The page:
When you are a hardworking, dedicated employee, you expect your employer to do the right thing and provide you with the workers’ compensation benefits you are entitled to if you become injured on the job. Sadly, the workers’ comp insurance company for your employer does not care about good work ethics and being fair. It is a business looking to make money by denying claims like yours or paying less than you are entitled to.
Common Reasons Your Claim Might Be Denied
Unfortunately, legitimate claims for workers’ compensation benefits are denied all the time. While a claim can be disputed for many reasons, there are some common ones that insurance companies use frequently. If you received a letter denying your claim for benefits, one of these reasons could have been listed:
- Injury not filed in time. Under Georgia law, you are required to report your injury to your employer immediately after the accident—or as soon as practical—but no later than 30 days after the date of the accident or the injured employee’s death. There are other strict time periods for filing a claim for medical benefits and for partial or full disability benefits that you are required to meet as well. If you fail to meet these deadlines, your claim could be denied. A common avoidable reason this issue could come up is if you do not believe you were hurt in the accident. Since symptoms could take days or longer to develop, your best strategy is to report your accident immediately whether you think you were injured or not.
- Disputed claim. Your employer could dispute that your accident occurred while you were performing work activities. These issues can be more complex if you must travel for work, travel between job sites, or are on an errand at the request of your supervisor.
- No witnesses. Unfortunately, insurance adjusters commonly dispute a workplace accident occurred when no witnesses saw your accident. However, this is not a valid reason to deny your legitimate claim.
- Pre-existing injuries. If you suffered a pre-existing injury to the same body part injured in your work accident, the insurance adjuster will try to argue that the prior incident and not your accident at work caused your injury. An experienced workers’ compensation attorney will have strategies to defeat this argument.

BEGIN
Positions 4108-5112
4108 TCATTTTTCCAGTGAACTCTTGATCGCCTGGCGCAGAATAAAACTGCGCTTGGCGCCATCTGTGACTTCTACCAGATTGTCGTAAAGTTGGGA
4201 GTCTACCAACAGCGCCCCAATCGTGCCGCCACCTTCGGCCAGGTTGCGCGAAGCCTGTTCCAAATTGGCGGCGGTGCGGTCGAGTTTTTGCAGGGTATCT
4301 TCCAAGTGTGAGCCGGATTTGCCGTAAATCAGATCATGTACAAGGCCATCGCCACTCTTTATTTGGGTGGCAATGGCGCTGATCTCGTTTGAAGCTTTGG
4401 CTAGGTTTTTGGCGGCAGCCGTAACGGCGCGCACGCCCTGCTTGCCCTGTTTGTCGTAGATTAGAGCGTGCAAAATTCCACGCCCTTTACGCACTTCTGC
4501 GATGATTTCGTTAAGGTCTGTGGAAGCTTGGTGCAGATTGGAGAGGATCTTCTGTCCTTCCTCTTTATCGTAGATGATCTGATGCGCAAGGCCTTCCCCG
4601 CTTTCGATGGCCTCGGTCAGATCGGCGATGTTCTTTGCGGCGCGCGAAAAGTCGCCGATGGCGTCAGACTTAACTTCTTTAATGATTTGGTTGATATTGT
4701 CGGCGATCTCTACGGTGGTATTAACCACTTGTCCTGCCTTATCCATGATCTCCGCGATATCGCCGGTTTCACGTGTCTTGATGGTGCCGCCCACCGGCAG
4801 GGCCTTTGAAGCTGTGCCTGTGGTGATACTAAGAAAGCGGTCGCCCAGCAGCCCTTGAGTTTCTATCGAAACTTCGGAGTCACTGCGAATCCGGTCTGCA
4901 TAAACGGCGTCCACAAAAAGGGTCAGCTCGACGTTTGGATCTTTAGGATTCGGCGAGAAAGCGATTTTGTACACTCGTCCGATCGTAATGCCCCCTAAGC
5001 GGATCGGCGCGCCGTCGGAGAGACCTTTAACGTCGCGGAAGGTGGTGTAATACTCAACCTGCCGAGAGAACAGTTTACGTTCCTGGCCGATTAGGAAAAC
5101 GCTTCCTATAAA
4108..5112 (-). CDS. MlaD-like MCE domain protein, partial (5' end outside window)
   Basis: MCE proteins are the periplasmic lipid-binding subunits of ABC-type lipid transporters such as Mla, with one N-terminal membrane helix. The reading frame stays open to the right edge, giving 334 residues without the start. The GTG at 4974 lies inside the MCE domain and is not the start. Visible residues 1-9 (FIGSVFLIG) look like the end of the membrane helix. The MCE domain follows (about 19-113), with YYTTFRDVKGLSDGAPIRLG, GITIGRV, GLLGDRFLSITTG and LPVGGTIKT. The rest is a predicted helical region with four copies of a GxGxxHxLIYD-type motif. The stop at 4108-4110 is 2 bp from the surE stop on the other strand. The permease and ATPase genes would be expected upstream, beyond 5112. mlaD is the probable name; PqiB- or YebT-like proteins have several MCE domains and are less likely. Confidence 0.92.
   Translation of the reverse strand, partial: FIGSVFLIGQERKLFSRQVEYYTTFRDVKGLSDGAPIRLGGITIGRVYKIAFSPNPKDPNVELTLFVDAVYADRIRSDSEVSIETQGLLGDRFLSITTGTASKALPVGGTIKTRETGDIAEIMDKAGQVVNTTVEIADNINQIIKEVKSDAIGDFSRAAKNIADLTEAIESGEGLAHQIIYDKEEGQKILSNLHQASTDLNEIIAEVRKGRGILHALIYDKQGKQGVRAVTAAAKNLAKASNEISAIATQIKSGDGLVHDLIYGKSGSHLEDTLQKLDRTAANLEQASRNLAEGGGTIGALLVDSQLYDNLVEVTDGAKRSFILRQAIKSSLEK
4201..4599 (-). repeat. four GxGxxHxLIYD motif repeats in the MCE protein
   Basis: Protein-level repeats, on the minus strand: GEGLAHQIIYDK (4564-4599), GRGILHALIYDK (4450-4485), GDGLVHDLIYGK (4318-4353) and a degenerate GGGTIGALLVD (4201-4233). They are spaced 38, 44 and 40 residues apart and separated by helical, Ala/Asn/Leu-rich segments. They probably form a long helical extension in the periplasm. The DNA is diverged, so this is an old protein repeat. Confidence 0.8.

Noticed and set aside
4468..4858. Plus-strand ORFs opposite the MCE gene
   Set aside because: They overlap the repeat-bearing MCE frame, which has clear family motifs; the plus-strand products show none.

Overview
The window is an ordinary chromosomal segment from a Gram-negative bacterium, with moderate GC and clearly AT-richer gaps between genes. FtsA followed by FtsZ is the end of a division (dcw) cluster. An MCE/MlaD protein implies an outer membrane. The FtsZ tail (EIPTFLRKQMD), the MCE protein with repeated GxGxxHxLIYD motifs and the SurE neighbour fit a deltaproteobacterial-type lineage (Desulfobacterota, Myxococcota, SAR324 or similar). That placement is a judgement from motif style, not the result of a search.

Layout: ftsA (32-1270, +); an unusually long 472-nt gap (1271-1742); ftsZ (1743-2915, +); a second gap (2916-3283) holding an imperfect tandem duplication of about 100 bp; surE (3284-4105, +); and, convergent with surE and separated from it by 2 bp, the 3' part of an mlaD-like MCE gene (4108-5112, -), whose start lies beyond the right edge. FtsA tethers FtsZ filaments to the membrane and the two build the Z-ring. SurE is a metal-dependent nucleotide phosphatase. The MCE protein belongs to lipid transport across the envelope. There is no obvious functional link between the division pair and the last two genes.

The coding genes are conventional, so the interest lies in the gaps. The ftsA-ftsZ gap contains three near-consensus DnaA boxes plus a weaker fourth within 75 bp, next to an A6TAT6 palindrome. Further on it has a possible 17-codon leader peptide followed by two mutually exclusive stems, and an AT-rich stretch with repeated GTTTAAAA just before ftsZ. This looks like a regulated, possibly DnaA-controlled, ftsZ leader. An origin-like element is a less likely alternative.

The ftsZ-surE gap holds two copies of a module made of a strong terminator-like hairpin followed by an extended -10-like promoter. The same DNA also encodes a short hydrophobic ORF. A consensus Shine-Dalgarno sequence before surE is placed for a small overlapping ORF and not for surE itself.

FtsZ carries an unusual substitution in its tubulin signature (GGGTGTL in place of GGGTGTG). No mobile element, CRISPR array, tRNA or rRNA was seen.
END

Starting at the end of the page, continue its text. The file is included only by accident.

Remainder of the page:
- Discrepancy between your accident report and medical records. If your accident report and medical records contain statements by you as to how the accident occurred that are inconsistent, the insurance company could doubt you were even hurt at work. You can avoid this problem by being consistent. Often you may not realize you were hurt until you seek medical treatment or your symptoms develop, so these initial discrepancies should not be used to deny your claim.
- Under the influence of drugs. If your medical records show you were intoxicated or under the influence of drugs right after your accident, you should expect your claim to be denied.
- Fired or laid off. If you delayed filing your claim and then were fired or laid off, the insurance adjuster will be suspicious that you are filing your claim in revenge for your employer’s actions.
- Recorded statement refusal. The adjuster could insist that you must give a recorded statement—a question and answer session about the accident and your injuries that is recorded—and will deny your claim if you refuse. However, a recorded statement can be used against you in your workers’ comp case. You are not required to give one, and you never want to agree to give one without the advice of an attorney.
What Should You Do If Your Claim Is Denied?
If your workers’ compensation claim is denied, you need to hire an experienced workers’ compensation attorney as soon as possible who can help you appeal your denial and build your case so you obtain the benefits you are entitled to. Review my testimonials from other satisfied clients and then call our firm at 888-795-6261 today to schedule a free, no-obligation consultation to discuss your situation.